A scarf is an accessory made of a soft fabric (knitted or woven) which is usually worn around the neck. It can vary in length and fabric depending on the season. Originally, a scarf was used for cleanliness in warm weather but over the last few centuries has been seen to be used as part of a uniform (to depict a rank depending on the fabric used) cultures (to show respect) or religions (such as Judaism, Islam and Christianity).

In the 1800s scarves were chosen to be worn as a fashionable accessory by both genders. From then on scarves have been viewed as a must-have, particularly in the colder months for warmth. Women have often fashioned scarves in their daily attire in the 1950s, 1960s and 1970s. They were usually short and designed in a silk or chiffon, tied in a soft knot around the neck or wrapped lovingly over their hair for a classic and elegant style.

Scarves for men can often be called a “cravat” or a “necktie” as they form the same function yet are shorter and are normally made in a silk or satin. Men could be seen to worn this for flying which protected their necks from sores or mouths form smoke during the War.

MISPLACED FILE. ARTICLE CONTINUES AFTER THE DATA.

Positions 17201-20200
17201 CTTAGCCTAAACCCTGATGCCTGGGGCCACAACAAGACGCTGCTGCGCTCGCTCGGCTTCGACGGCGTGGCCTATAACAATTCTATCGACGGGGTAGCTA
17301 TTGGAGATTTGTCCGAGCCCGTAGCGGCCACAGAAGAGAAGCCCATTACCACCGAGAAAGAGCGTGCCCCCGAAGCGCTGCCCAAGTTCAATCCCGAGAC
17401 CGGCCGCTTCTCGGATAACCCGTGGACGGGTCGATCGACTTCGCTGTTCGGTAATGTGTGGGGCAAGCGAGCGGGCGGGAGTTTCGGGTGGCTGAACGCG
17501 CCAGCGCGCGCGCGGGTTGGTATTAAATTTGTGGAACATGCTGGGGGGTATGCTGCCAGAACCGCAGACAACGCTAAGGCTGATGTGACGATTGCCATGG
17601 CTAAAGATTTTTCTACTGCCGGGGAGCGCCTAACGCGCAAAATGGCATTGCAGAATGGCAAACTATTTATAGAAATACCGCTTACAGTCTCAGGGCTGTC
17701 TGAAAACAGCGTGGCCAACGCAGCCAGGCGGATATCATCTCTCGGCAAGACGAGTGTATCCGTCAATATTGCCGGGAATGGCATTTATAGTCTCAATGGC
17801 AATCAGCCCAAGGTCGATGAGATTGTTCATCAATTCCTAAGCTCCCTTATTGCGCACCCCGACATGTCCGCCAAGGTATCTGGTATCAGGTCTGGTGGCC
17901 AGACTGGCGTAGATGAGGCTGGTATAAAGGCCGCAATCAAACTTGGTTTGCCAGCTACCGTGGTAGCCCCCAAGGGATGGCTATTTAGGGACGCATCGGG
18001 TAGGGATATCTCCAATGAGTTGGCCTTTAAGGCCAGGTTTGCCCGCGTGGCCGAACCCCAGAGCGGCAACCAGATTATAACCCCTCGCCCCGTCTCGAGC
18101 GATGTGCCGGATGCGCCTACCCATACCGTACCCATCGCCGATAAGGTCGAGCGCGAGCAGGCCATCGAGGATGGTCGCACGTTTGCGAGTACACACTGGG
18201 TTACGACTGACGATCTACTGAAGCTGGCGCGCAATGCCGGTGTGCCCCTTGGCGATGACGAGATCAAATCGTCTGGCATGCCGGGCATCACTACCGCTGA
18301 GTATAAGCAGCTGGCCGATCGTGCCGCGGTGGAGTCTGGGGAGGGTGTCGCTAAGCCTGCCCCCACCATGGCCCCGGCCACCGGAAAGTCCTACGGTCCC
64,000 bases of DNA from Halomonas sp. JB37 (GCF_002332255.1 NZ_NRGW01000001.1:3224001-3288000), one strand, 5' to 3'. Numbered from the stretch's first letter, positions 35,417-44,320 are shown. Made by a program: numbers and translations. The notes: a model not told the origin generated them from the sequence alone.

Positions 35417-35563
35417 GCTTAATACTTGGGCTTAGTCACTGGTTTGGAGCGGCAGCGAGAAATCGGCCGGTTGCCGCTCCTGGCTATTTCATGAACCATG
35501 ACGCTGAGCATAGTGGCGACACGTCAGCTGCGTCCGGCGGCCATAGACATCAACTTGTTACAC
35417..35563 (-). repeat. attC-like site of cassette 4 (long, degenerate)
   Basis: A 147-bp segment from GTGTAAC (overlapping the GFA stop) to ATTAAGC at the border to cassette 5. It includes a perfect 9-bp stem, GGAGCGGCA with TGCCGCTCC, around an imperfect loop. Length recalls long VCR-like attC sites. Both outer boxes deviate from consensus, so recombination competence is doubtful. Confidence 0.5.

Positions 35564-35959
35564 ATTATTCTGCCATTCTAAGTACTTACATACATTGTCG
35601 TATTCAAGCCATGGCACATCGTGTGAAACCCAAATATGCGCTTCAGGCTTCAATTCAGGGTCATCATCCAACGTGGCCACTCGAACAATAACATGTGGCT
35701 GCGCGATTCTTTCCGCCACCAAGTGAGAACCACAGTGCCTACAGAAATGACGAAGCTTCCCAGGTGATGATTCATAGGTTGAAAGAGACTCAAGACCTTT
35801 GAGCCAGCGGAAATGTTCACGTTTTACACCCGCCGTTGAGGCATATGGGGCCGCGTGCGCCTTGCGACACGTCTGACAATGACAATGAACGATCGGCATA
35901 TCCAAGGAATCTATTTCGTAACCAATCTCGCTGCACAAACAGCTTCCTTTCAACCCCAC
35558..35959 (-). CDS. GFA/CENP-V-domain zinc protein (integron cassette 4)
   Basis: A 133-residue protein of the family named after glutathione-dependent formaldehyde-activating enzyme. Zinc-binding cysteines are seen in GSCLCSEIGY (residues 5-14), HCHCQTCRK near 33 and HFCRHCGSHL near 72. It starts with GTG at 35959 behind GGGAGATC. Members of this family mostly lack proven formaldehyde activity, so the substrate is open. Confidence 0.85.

Scarves can be worn with many other garments and if chosen to fashion may feature as a headscarf or a bandanna which is unlikely to be knitted but may be created in a light weight fabric.

There are several ways in which a scarf can be tied; this includes the pussy-cat bow, the ascot knot and the square knot.

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Written by Hollyann Prince

Hollyann Prince, graduating in International Fashion Business at Nottingham Trent University next year, currently writing the Silhouette & Looks and Accessories section of the Dictionary for Catwalk Yourself. A lover of fashion history and everything unique.

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